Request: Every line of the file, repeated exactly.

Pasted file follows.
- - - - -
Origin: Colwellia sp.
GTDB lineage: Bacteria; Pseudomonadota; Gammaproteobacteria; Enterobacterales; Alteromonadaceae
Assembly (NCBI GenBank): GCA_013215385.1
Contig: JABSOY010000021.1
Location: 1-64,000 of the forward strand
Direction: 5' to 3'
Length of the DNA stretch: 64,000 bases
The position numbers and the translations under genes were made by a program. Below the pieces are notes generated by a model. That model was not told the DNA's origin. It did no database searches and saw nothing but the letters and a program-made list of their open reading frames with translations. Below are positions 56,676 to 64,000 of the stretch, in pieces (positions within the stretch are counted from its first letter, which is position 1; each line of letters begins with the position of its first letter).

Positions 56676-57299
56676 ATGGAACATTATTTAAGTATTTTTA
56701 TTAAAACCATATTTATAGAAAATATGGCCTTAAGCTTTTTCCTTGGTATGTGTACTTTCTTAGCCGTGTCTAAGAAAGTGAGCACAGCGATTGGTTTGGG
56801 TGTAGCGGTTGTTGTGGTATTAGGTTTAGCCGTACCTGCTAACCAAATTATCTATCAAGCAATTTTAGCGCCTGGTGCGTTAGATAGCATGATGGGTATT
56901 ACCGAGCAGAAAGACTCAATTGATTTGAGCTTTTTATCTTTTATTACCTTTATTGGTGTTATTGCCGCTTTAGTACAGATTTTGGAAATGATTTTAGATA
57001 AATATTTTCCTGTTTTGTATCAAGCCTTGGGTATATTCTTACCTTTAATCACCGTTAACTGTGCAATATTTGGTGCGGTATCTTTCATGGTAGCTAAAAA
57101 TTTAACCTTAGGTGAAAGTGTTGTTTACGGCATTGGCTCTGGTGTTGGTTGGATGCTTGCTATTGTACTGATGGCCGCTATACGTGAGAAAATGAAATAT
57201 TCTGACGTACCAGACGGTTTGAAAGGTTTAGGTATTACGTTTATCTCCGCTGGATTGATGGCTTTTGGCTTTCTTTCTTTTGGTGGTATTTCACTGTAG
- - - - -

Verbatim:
Origin: Colwellia sp.
GTDB lineage: Bacteria; Pseudomonadota; Gammaproteobacteria; Enterobacterales; Alteromonadaceae
Assembly (NCBI GenBank): GCA_013215385.1
Contig: JABSOY010000021.1
Location: 1-64,000 of the forward strand
Direction: 5' to 3'
Length of the DNA stretch: 64,000 bases
The position numbers and the translations under genes were made by a program. Below the pieces are notes generated by a model. That model was not told the DNA's origin. It did no database searches and saw nothing but the letters and a program-made list of their open reading frames with translations. Below are positions 56,676 to 64,000 of the stretch, in pieces (positions within the stretch are counted from its first letter, which is position 1; each line of letters begins with the position of its first letter).

Positions 56676-57299
56676 ATGGAACATTATTTAAGTATTTTTA
56701 TTAAAACCATATTTATAGAAAATATGGCCTTAAGCTTTTTCCTTGGTATGTGTACTTTCTTAGCCGTGTCTAAGAAAGTGAGCACAGCGATTGGTTTGGG
56801 TGTAGCGGTTGTTGTGGTATTAGGTTTAGCCGTACCTGCTAACCAAATTATCTATCAAGCAATTTTAGCGCCTGGTGCGTTAGATAGCATGATGGGTATT
56901 ACCGAGCAGAAAGACTCAATTGATTTGAGCTTTTTATCTTTTATTACCTTTATTGGTGTTATTGCCGCTTTAGTACAGATTTTGGAAATGATTTTAGATA
57001 AATATTTTCCTGTTTTGTATCAAGCCTTGGGTATATTCTTACCTTTAATCACCGTTAACTGTGCAATATTTGGTGCGGTATCTTTCATGGTAGCTAAAAA
57101 TTTAACCTTAGGTGAAAGTGTTGTTTACGGCATTGGCTCTGGTGTTGGTTGGATGCTTGCTATTGTACTGATGGCCGCTATACGTGAGAAAATGAAATAT
57201 TCTGACGTACCAGACGGTTTGAAAGGTTTAGGTATTACGTTTATCTCCGCTGGATTGATGGCTTTTGGCTTTCTTTCTTTTGGTGGTATTTCACTGTAG